• 9. Overview 2From generation to generation 9Where do Australians live? 16On the move 24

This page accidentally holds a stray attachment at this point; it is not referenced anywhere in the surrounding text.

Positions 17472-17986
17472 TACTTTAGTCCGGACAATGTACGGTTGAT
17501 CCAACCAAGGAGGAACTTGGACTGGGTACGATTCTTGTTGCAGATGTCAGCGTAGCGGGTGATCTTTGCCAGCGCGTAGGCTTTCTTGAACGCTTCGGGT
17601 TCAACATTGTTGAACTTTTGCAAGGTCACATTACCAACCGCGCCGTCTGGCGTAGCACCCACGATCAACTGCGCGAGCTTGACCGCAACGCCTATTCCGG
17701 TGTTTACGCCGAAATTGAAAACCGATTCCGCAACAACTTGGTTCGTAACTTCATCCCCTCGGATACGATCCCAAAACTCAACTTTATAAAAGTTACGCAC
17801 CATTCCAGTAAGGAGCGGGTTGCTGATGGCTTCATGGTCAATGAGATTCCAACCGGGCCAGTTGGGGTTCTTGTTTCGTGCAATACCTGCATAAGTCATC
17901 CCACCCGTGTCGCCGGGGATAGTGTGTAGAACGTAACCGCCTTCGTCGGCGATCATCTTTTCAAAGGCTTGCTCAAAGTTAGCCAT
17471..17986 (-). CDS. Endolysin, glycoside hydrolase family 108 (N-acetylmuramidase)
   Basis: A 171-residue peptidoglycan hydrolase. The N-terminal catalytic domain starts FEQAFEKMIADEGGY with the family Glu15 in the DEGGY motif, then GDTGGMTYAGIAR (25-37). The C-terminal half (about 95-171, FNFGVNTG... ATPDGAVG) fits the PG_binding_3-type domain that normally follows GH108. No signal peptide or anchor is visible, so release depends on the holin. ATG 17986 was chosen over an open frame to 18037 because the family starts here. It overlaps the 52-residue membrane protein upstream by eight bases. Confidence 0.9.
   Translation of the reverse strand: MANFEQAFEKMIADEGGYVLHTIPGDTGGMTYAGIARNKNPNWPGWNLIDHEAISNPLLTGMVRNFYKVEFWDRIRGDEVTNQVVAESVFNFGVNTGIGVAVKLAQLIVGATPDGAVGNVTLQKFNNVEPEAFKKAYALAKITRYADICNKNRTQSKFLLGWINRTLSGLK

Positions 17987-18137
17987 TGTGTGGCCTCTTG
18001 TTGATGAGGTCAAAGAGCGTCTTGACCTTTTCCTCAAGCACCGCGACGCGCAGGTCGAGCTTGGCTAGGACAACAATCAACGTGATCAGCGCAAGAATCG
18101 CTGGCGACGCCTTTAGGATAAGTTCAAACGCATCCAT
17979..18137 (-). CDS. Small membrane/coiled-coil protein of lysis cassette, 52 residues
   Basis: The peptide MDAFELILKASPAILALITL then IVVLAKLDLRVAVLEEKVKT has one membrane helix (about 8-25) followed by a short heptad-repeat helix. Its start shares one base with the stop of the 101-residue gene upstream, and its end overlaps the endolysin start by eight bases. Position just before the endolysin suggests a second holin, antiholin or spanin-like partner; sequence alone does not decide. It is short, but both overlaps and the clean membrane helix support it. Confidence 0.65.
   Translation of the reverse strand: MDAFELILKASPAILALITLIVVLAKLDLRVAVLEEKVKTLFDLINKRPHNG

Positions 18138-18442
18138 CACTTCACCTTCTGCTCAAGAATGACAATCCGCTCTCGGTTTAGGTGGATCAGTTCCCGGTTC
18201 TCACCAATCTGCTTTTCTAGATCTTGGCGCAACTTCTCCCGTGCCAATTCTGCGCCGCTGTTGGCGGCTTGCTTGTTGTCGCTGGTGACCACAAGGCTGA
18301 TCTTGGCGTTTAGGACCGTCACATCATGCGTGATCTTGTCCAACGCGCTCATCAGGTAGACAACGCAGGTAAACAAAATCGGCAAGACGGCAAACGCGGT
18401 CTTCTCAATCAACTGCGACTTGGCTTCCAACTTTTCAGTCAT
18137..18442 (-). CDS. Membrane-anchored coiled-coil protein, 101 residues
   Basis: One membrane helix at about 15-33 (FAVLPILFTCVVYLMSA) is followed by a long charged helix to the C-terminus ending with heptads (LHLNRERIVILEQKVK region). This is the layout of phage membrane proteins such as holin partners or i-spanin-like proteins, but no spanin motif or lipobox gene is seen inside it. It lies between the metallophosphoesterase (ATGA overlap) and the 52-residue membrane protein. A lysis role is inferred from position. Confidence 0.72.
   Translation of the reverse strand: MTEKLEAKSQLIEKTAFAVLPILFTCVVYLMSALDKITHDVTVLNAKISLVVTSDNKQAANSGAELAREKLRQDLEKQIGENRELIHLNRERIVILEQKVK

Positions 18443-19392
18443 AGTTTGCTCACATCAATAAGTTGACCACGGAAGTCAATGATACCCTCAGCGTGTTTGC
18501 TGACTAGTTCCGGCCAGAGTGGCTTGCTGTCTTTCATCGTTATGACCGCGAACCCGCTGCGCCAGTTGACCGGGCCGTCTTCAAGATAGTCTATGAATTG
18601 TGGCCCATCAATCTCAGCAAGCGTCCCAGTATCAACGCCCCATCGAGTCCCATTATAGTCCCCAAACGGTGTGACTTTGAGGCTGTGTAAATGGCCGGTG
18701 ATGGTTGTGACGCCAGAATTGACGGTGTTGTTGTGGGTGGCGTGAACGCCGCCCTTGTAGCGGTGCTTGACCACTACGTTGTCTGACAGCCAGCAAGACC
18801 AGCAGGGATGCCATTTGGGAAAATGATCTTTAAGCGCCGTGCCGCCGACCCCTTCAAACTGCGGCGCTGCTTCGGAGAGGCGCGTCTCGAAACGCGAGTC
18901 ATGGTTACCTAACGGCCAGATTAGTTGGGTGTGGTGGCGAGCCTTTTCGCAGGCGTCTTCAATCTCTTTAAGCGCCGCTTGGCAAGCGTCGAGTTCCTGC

• 10. Population overviewIn August 2006, the Census of Population and Population(a)(b)(c) 1906 to 2006Housing counted 19.9 million people inAustralia on Census Night. This figure provided milliona base count from which the estimated 24resident population (ERP) was derived (see 20box below). After adjusting for undercount and 16a number of other factors, Australias ERP at30 June 2006 was 20.7 million people. 12 8Population growth 4 0Between 2001 and 2006, Australias resident 1906 1926 1946 1966 1986 2006population increased by nearly 1.3 millionpeople. Natural increase (excess of births over (a) Includes estimates of the Indigenous population fromdeaths) and net overseas migration each 1961 onwards.contributed about half of this growth (see (b) Prior to 1971, estimates of the population wereGlossary for more information about these based on the number of people actually present interms). Australia. From 1971 onwards the concept of estimated resident population (ERP) was introduced.Over the past 100 years Australias population (c) Includes Other Territories from 1994.has increased steadily from 4.1 million in 1906 Source: Australian Historical Population Statistics, cat.to 20.7 million in 2006. The only exception to no. 3105.0.65.001.this steady growth occurred in 1916 and 1917during World War I, when the populationdeclined slightly. This was because defenceforce personnel leaving Australia were Estimating Australiasregarded as emigrants and excluded from populationpopulation counts.1 The estimated resident population (ERP) isSome of the highest annual population growth Australias official population figure. It isrates were recorded in the period 1947–65, based on census counts of usual residents,known as the Baby Boom. Annual growth rates adjusted for undercount and the numberover this period fluctuated between 1.6% and of Australian residents estimated to have3.3% with natural increase the main been temporarily overseas at the time ofcomponent. High levels of immigration the census. Further adjustments are madefollowing World War II also contributed to for births, deaths and net migration in thestrong population growth in this period. period from 1 July to Census Night (i.e.Annual population growth rates then declined 8 August 2006) to estimate the populationto a low of 1.0% in 1975 and have remained at at 30 June 2006. This chapter presents Junebetween 1% and 2% since then. Between 2001 2006 ERP where available, and unadjustedand 2006, the annual growth rate fluctuated census counts from August 2006 wherearound 1.3%. more detailed information on population characteristics is needed. Later chapters only use unadjusted census counts. For more information on ERP see Australian Demographic Statistics, Dec 2007, ABS cat. no. 3101.0._______________________________________________________________________________________2 ABS · A Picture of the Nation · 2070.0 · 2006